A Brattleboro Words Trail Site

The Wesselhoeft Water Cure: Downtown Brattleboro

Opened in 1852 under the direction of C.W. Grau, the Water Cure in downtown Brattleboro was visited by many notable people of the time,

The site of Dr. Wesselhoeft’s Water Cure, across the street from what is now 118 Elliot.

who came to escape the rapidly industrializing world. This site is one of 40 historic places that will be Researched and made a part of the Brattleboro Words Trail.

Previously, Brattleboro Area Middle School students under the tutelage of teacher Joe Rivers made a podcast about the Wesselhoeft Water Cure for the Brattleboro Historical Society’s ‘This Week in Brattleboro History’

Student work, such as the BHS podcasts, will be incorporated into professionally produced audio for the Brattleboro Words Trail.


The Story of the Water Cure

1850 – 1860

After the death of Wesselhoeft and the closing of his water-cure, there were attempts made by others to continue water treatments.  A wealthy New Yorker, Bayard Clark, who had regained his health under the treatment by Wesselhoeft, in an effort to help William Klinge, who had been superintendent of Wesselhoeft’s bathing department, bought a property opposite the water cure and allowed Mr. Klinge to run it for the accommodation of patients unable to get rooms at the Wesselhoeft place.

Klinge borrowed money from Mr. Clark so he could open a small water cure and Dr. Grau was admitted to partnership. The place opened in July 1852 and in a brief time the house was full of patients.  In order to be more successful, the old house was moved away and a new one was built and opened in May of 1853. This was named the Lawrence Water-Cure in honor of Mrs. Clark’s family.

A twenty page prospectus of the Lawrence Water-Cure was published in May 1853, signed by C.W. Grau, physician, and William Klinge, superintendent.

The Lawrence Water-Cure was three stories high, built in imitation of a fashionable country residence of the time, and could accommodate sixty six patients.  There was an adjoining building for boarders accompanying patients and families with children. This held twenty four more persons. There were two large sitting rooms, one dining and ball room fifty by twenty five feet, covered veranda five hundred and sixteen feet long by seven feet wide, a promenade inside the house of one hundred feet by six feet, warmed in cold weather, a billiard and reading rooms and a bowling saloon.  The house was well carpeted to reduce noise. There was a bathhouse consisting of six rooms. Pure spring water was conducted through wood pipes. There were falling showers of various sizes and heights, fed by two springs under the main buildings.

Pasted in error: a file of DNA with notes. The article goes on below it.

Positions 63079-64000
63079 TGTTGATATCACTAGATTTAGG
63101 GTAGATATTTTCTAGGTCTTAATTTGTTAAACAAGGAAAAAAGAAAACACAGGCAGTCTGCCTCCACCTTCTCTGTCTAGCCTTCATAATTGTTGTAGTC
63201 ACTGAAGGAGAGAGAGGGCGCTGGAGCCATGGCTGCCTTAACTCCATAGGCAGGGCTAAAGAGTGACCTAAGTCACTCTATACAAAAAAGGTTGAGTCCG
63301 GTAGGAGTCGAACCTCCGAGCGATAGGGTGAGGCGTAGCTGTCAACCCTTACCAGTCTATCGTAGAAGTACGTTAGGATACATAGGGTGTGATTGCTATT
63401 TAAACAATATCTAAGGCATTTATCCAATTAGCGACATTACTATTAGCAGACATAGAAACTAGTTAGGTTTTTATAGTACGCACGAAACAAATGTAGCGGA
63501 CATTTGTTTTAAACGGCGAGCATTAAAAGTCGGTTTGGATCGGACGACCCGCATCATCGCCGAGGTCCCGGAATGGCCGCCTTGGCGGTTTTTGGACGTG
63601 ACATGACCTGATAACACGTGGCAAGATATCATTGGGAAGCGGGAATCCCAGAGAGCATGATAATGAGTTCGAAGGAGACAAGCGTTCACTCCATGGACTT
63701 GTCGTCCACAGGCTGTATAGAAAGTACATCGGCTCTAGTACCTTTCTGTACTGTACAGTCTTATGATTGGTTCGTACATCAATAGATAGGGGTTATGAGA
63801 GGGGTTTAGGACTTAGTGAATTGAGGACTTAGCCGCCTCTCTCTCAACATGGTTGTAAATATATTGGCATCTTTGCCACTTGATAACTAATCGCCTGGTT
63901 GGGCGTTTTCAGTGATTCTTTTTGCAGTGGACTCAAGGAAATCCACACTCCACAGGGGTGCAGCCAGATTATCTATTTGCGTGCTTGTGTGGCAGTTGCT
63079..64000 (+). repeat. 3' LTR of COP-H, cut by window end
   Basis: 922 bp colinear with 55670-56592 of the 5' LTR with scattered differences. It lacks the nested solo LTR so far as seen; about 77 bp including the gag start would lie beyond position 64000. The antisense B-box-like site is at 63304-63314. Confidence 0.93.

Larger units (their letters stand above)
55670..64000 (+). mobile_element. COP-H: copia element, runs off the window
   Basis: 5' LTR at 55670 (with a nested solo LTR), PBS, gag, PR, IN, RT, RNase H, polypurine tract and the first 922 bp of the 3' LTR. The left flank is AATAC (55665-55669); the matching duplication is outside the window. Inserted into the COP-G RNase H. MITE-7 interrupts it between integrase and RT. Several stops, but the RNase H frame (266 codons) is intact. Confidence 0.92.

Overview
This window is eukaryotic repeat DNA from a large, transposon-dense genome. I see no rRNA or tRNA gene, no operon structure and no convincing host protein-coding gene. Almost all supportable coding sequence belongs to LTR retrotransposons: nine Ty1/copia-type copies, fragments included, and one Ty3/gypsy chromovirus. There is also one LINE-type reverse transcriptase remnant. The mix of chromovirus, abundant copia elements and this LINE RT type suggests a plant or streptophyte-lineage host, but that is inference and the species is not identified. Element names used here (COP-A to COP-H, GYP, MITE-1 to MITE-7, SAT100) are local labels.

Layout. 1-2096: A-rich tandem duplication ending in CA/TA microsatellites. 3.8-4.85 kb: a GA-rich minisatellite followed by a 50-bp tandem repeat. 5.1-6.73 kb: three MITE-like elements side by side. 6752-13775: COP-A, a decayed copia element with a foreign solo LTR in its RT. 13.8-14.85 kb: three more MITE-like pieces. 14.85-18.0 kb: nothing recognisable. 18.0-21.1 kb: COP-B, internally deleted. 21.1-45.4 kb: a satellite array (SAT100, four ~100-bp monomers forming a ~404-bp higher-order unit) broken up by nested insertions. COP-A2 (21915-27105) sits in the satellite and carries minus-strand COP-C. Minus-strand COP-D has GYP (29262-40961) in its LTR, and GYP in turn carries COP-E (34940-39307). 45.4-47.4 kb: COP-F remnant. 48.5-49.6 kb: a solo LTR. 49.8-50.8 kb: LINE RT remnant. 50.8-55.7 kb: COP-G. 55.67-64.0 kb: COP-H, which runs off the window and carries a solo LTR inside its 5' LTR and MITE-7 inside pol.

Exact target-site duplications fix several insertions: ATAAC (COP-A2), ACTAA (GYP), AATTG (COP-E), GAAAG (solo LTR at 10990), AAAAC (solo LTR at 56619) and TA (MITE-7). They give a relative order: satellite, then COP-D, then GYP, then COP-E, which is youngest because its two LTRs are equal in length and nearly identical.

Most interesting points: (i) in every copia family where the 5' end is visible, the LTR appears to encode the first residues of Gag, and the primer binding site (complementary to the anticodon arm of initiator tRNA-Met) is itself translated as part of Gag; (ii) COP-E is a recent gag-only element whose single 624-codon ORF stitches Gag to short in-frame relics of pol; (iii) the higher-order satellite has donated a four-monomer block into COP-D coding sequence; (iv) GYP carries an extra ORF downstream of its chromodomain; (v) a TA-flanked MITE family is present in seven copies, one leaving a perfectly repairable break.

The place prospered for three years.  Then changes began to take place. There were financing difficulties and partnerships struggled to stay afloat.  By 1858 financier Bayard Clark, Supt. William Klinge and Dr. Grau were no longer associated with the Lawrence Water Cure.  A Prussian named Emil Apfelbaum became supt. of the Lawrence Water Cure in 1857.

1860 – 1880

Coming soon.

1880 – 1900

Coming soon.

On The Map

The Water Cure at 118 Elliot Street, Downtown Brattleboro

The Water Cure at 118 Elliot Street

About the Research sites

The Brattleboro Words Project is working with the community to identify specific sites and themes significant to the study of words in Brattleboro and surrounding towns. Research Teams – classrooms/teachers, amateur historians, veterans, writers, artists and other community members — will produce audio segments and other work to be incorporated into audio walking, biking and driving tours tours.

Research Team Leader

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